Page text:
First evidence of bubble-net feeding and the formation of ‘super-groups’ by the east Australian population of humpback whales during their southward migration

Vanessa Pirotta*, Kylie Owen, David Donnelly, Madeleine J. Brasier, Robert Harcourt

*Corresponding author for this work

    Research output: Contribution to journalArticlepeer-review

    18 Citations (Scopus)


    1. The recovery of overexploited populations is likely to reveal behaviours that may have been present prior to harvest but are only now reappearing as the population size increases. The east Australian humpback whale (Megaptera novaeangliae) population (group V, stock E1) has recovered well from past exploitation and is now estimated to be close to the pre-whaling population size. 

    2. Humpback whales were thought to follow a ‘feast and famine’ model historically, feeding intensively in high-latitude feeding grounds and then fasting while migrating and in calving grounds; however, there is growing evidence that animals may feed outside of known foraging grounds. 

    3. This short article reports on the first photographically documented evidence of bubble-net feeding by humpback whales in Australian coastal waters (n = 10 groups observed) and provides the first evidence of a second site in the southern hemisphere for the formation of ‘super-groups’ (n = 6 super-groups at discrete locations). 

    4. The formation of super-groups may be linked to changes in the type or density of prey available, either along the migratory route or in the feeding grounds of the previous summer. It is also possible that the increased population size following recovery make large group sizes while feeding more common. These findings strongly support evidence that feeding behaviour is not restricted to high-latitude foraging grounds in the Southern Ocean, and that prey consumption prior to leaving the coastal waters of Australia may be a significant component of the migratory ecology of this population.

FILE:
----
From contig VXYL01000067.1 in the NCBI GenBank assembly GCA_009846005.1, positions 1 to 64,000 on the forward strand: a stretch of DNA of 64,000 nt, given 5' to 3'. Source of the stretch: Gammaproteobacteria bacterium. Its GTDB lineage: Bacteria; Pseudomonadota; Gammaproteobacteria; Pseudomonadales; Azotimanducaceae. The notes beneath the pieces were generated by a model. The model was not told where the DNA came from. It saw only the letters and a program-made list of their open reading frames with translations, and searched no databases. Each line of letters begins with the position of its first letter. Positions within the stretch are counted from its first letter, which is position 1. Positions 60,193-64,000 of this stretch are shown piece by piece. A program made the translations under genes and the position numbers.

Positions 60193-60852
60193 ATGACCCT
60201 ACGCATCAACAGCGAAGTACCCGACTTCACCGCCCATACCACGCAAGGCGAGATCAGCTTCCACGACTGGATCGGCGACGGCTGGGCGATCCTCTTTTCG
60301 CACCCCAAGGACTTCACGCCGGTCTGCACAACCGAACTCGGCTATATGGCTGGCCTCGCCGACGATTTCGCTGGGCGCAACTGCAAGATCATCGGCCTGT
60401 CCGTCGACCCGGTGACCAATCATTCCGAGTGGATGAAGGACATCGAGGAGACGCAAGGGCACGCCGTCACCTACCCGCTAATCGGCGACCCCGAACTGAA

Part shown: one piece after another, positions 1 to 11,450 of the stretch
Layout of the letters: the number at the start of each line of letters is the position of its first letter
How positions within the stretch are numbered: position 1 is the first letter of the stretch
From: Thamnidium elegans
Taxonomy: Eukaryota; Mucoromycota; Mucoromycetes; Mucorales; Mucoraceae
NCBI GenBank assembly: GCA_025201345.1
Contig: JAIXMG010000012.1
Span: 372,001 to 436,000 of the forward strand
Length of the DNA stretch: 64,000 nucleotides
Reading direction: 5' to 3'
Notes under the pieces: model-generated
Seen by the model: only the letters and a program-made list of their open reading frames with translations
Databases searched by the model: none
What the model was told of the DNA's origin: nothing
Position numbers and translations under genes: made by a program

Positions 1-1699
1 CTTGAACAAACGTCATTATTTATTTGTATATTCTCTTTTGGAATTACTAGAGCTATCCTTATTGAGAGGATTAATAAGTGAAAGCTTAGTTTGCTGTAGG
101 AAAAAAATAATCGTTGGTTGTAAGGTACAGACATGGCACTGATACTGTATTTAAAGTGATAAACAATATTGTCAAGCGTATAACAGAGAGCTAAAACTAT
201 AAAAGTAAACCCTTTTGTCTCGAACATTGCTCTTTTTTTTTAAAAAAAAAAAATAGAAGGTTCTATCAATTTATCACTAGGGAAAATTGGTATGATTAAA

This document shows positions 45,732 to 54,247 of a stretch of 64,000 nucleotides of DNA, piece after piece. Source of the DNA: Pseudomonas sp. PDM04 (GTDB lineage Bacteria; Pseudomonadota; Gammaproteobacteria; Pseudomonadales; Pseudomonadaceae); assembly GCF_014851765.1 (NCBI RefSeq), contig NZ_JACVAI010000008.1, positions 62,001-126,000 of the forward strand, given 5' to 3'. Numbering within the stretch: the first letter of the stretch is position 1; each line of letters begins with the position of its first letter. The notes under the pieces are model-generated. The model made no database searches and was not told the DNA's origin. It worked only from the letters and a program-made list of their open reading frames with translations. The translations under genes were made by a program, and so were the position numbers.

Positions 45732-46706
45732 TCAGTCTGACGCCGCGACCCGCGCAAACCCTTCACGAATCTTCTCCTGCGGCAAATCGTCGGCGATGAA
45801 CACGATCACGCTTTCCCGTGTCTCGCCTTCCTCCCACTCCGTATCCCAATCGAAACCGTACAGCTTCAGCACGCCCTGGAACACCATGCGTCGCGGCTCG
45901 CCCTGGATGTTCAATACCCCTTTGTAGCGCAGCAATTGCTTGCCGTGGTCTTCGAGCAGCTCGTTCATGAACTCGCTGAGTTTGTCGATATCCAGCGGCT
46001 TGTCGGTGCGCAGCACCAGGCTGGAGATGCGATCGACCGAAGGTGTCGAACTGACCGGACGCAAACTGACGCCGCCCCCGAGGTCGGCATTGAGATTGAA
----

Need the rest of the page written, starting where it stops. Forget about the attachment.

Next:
5. Understanding how environmental variation influences the extent to which humpback whales depend on foraging opportunities along their migratory route, and where feeding occurs, will help to predict how future changes in the ocean will influence whale populations. This will also allow for more effective management measures to reduce the impact of threats during this important period of energy consumption.

    Original languageEnglish
    Pages (from-to)2412-2419
    Number of pages8
    JournalAquatic Conservation: Marine and Freshwater Ecosystems
    Issue number9
    Early online date31 May 2021
    Publication statusPublished - Sept 2021


    • Australia
    • bubble-net feeding
    • foraging effort
    • humpback whale
    • migration
    • super-group


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